Allah’s own summary: “So now the dilemma for TNR: If they find out that Beauchamp’s been exaggerating or outright fabricating in his Iraq stories and they come down hard, they probably lose Reeve too. Then again, they’ve already allegedly lost one employee over this — follow the link to Ace’s site and see what became of his TNR source, “gracie” — and if it turns out Beauchamp’s a liar then Foer will probably be hitting the bricks too, so what’s one more staff vacancy?
Given the number of milbloggers invested in this story and the number of guys with direct links to FOB Falcon — JD Johannes most notably and, per one of the updates above, Jeff Emanuel — the scrutiny of TNR’s findings after they publish the results of their investigation will be intense. They’d better do more than just check with Beauchamp’s buddies, who’ll naturally want to protect a pal, especially one who just got married and whose wife’s job may be on the line.”
Here he is…
Here’s his Myspace avatar:
We are in the midst of a formal investigation into the allegations Pvt Beauchamp has made. That’s all I can say for now.
Major Kirk Luedeke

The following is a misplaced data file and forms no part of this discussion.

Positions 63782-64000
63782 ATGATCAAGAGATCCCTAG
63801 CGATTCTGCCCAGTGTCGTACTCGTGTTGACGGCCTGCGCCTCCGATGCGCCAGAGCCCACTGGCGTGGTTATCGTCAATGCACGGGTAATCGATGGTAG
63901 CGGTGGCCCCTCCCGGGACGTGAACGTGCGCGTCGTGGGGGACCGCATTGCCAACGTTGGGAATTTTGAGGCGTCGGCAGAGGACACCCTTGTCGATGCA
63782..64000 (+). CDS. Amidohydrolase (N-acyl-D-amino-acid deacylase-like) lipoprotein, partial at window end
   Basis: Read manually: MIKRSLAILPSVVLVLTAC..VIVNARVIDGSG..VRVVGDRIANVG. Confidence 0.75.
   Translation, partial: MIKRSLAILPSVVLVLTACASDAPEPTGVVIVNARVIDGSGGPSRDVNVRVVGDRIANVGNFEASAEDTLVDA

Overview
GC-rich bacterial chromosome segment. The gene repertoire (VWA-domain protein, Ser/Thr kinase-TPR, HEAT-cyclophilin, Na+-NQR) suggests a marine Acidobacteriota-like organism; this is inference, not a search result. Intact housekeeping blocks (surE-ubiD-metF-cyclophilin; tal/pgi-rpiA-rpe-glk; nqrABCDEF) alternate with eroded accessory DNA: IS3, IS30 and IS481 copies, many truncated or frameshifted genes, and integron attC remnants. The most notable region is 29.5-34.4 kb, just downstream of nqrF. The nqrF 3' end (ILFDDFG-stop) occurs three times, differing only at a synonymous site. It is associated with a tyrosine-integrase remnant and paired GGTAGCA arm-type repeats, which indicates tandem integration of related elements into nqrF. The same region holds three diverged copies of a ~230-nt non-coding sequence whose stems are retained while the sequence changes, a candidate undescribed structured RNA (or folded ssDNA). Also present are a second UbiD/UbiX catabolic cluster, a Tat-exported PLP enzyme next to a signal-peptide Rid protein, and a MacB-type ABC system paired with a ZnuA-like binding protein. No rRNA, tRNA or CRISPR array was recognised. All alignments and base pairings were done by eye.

Public Affairs Officer
4th IBCT, 1st ID
Update: Milblogger Jeff Emanuel also is headed back to FOB Falcon and offers TNR his help.
Mark Steyn pegs Beauchamp: “Strange chap.”
Update: Milblogger/ documentarian J.D. Johannes is headed back to FOB Falcon in Iraq in a few weeks, where Beauchamp’s unit was located (and which Johannes guessed correctly). Johannes has some words for the TNR writer.
Scott Johnson at Powerline doesn’t mince words in his assessment of Beauchamp: “Pretentious ass.” I’d add, in the parlance of p.c. pop psychology: A pretentious ass with issues. Major issues.
And a reader e-mails this info:
I’m active Army & an Iraq vet. I just pulled up “Scott Thomas Beauchamp” on the secure “Army Knowledge Online” website. It lists his current rank as “PV2”. (That data is kept accurate via pay records on that website.)
In his Sep 06 blog post he listed his rank as “Private First Class”. That indicates that without a doubt he was busted at least one rank as part of Article 15 proceedings under the Uniform Code of Military Justice, and he likely has a strong ax to grind with his chain of command.